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Observations of the binary system V548 Cygni using STELLINA smart telescope

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Observations of the binary system V548 Cygni using STELLINA smart telescope


Stefano Giardinelli

10 October 2022

Author Note

Thanks to Marco Milletti for his useful ideas and contributions.




In the last couple of years I used STELLINA (Vaonis) to take pictures of classical  deep sky objects with some nice results:


Now I have decided that it’s time to start using this fantastic small robot telescope for some scientific purpose. In particular my challenge is to explore the capability to detect faint luminosity variations using photometry. Having as a final goal to observe exoplanet transits, I present this first project consisting in the successful detection of the light curve for the binary stars system V548 Cygni during one eclipse.

Keywords: variable stars, photometry



STELLINA by Vaonis is a smart telescope (80mm aperture, 400mm focal length refractor) that appears to be a smooth plastic box about the size of a small suitcase, and even when it's in operation, there is no eyepiece to look through. It connects via Wi-Fi to your smartphone/tablet where you have installed a clever app (Singularity by Vaonis) that controls and manages the observations. It is quite exciting to see the images of your celestial targets, captured by the integrated 64Mpixel camera, appearing and stacking as jpeg’s on the screen of your tablet. At a deeper level, STELLINA is also able to produce FITS images during the observations, while, in the so called “expert mode”, it is possible to set the exposure times and the gain of the camera. There is also an easy way to generate dark files.

The system observed is V548 Cygni, a typical Algol eclipsing binary (EB) consisting of a main-sequence primary (more massive) star of spectral type A1 V and a cooler star of spectral type of F7. The orbital period is 1.805 days. The visual magnitude of the object varies around 9.



In the night between 5 and 6 October, V548 Cygni happened to have an eclipse with a predicted duration of 5 hours at about 6.5 UTC (universal time), as indicated in https://www.milwaukeeastro.org/variable/binearyEphemeria.asp. The observations started at 21:15 pm local time in Los Alto CA, corresponding to 4.25h UTC. The STELLINA integrated camera was set to take shots of 10 sec exp FITS at a gain of 27db. STELLINA was stopped at 2:30 am (9.5h UTC) after it had produced a total 1028 FITS images during the whole observation period. After that, with the telescope closed, I got 10 dark FITS files with the same camera settings.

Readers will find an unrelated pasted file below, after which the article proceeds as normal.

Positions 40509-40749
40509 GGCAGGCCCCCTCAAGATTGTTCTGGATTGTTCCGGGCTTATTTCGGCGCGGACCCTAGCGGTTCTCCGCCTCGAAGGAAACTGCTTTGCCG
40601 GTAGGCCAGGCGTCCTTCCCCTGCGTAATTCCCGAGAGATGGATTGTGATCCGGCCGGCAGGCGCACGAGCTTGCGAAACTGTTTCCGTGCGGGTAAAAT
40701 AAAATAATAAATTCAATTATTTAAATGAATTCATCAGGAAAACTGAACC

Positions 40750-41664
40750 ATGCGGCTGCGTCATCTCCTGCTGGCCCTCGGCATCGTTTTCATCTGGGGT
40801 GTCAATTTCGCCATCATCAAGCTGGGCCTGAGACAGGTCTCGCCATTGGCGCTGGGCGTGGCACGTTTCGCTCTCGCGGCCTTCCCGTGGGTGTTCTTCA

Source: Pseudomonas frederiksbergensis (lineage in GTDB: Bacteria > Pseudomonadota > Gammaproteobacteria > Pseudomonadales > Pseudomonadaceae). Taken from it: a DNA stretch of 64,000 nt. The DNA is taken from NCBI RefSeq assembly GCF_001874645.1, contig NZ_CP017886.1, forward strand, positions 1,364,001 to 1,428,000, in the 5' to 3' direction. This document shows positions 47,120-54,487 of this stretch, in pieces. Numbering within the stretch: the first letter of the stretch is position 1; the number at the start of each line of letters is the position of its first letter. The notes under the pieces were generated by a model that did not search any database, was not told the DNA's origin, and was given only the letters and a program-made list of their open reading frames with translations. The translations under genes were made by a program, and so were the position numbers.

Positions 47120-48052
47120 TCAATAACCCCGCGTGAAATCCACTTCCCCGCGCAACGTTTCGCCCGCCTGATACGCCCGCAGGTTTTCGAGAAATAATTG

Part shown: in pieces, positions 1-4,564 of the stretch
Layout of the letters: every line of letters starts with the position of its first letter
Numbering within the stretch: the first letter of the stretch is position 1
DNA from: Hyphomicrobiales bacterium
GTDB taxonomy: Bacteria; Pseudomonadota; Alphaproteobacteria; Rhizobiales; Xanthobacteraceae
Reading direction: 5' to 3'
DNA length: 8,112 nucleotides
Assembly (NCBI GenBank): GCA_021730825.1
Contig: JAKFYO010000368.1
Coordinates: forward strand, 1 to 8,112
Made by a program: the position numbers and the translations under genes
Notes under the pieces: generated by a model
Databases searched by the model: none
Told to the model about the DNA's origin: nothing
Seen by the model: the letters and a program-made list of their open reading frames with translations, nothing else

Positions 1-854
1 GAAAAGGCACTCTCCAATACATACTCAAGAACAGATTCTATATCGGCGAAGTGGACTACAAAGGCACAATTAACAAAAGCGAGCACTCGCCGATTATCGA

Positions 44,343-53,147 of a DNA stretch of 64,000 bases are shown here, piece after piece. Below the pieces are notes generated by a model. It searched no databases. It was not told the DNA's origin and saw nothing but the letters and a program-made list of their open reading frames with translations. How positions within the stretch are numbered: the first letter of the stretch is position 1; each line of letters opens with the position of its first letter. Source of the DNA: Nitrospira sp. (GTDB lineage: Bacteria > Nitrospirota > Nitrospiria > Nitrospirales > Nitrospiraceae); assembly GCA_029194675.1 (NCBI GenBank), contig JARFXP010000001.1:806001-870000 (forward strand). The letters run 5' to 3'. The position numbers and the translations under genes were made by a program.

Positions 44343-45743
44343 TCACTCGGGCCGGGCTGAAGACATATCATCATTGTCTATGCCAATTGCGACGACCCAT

I chose the free software AstroImageJ to measure the luminosity of V548 Cyg. It is a simple and powerful tool to perform aperture photometry. There are many tutorials available online. I found this one quite complete and clear on YouTube: https://youtu.be/qr2W_fS7XmI . First of all I created a master dark FITS file, using the 10 dark FITS, to be subtracted from the single FITS to produce calibrated images. Then I selected 112/1028 FITS images (one every 3 minutes) to be calibrated and processed with AstroImageJ. To perform astro-photometry it is necessary to find, in the image field, a reference (or comparison) star having well known, constant magnitude. It is very important to locate another constant magnitude star (check star) to monitor the process. I have followed the directions of Yuan-Gui Yang et al. (fig 1).

fig 1

The reference star is HD189234 with a constant visual magnitude of 7.48. When you launch AstroImageJ opening a FITS image you can do plate solving thanks to a link with Astrometry.net, so that you immediately have a mapping of the field stars (fig 2).

fig 2

My target is in the middle of the field, here labeled HD189371, another name for V548 Cygni. The reference star (HD189234) and the check star (HD189370) are on the center top. When performing the aperture photometry, you start entering the known visual magnitude for the reference star (in this case 7.84) and then the software gives you the resulting magnitudes for the target and the check stars (fig 3).

fig 3

In this particular image, we have magnitudes 8.89 for the target and 8.326 for the check. Repeating these steps for the 112 selected FITS images we get all we need to plot the light curves for the target and the check stars.



Let’s start analyzing the data for the check star (fig 4). The light curve is flat, confirming that HD189370 is a constant luminosity star. The standard deviation of the visual magnitude values is 0.030. We can assume this variation to be the statistical experimental error. The fluctuations of this order of magnitude or less, are not significant.

fig 4

Now let’s focus on the target star results (fig 5). Clearly the light curve has the characteristic shape due to a transit. The total time of the eclipse, from star to end, is about 5 hours (from 4.25 to 9.25 UTC) and the minimum magnitude peak is at about 6.25 UTC. These results are perfectly compatible with the predicted ephemeria.


fig 5



The objective of this work was to test the ability of STELLINA in detecting the variations of the visual magnitude for a binary eclipsing star. The presented results clearly confirm it. The next step could be the attempt to detect the magnitude variations of a rotating asteroid.



Yuan-Gui Yang et al 2016 AJ 152 49. Photometric properties of selected Algol-type binaries.

Henry Draper (HD) catalogue:


AstroImageJ user guide:


AstroImageJ website (software download):


Variable stars ephemeria:





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